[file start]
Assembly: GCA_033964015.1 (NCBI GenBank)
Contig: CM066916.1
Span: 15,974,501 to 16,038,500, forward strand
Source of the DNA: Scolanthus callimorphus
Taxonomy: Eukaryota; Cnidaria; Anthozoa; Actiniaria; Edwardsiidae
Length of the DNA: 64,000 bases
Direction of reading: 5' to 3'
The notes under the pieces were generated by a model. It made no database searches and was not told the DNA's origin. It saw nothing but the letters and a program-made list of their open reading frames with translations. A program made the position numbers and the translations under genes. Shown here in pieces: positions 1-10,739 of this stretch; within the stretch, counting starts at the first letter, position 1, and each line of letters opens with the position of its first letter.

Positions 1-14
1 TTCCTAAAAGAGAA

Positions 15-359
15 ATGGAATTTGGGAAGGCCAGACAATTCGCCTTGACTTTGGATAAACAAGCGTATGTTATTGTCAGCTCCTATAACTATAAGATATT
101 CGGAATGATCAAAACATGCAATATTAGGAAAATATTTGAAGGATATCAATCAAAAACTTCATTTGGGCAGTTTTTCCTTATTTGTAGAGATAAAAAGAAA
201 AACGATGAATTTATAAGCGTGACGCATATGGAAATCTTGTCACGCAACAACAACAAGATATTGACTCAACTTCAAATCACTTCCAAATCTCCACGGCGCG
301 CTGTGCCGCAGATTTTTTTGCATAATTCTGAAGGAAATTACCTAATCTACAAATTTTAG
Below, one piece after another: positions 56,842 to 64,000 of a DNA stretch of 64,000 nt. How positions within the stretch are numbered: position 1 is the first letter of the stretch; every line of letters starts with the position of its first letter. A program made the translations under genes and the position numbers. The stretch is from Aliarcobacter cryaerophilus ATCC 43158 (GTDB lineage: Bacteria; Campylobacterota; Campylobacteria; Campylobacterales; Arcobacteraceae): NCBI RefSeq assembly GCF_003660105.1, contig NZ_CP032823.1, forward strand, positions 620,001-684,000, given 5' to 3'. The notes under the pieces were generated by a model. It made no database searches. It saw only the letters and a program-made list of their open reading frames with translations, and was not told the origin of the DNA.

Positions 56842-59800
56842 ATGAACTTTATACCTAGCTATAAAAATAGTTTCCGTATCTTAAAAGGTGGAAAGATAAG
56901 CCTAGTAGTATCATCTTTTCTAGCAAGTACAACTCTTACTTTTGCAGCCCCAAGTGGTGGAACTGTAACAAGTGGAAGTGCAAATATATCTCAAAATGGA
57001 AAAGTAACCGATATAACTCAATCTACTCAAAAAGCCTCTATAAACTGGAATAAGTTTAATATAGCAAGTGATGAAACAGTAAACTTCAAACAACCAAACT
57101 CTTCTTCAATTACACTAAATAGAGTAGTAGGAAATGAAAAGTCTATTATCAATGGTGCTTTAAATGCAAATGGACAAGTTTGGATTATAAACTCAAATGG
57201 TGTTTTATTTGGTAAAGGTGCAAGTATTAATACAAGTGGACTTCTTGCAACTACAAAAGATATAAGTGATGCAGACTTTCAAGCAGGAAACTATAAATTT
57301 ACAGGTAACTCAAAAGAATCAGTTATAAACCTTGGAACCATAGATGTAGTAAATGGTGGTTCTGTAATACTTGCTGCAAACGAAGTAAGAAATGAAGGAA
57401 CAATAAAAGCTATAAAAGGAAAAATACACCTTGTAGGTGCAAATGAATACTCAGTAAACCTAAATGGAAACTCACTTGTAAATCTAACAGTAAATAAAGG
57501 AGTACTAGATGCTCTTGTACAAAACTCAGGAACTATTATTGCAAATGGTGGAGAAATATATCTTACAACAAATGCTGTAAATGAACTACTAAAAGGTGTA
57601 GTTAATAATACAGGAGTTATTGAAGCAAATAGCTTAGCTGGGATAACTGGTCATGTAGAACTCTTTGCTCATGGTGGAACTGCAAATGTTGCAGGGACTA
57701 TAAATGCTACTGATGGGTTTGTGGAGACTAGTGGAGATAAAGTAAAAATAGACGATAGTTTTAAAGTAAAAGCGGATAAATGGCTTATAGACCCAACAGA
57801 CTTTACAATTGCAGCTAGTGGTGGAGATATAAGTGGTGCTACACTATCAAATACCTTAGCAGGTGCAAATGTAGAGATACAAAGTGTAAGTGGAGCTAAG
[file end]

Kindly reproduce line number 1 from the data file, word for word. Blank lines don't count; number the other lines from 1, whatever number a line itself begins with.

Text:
Assembly: GCA_033964015.1 (NCBI GenBank)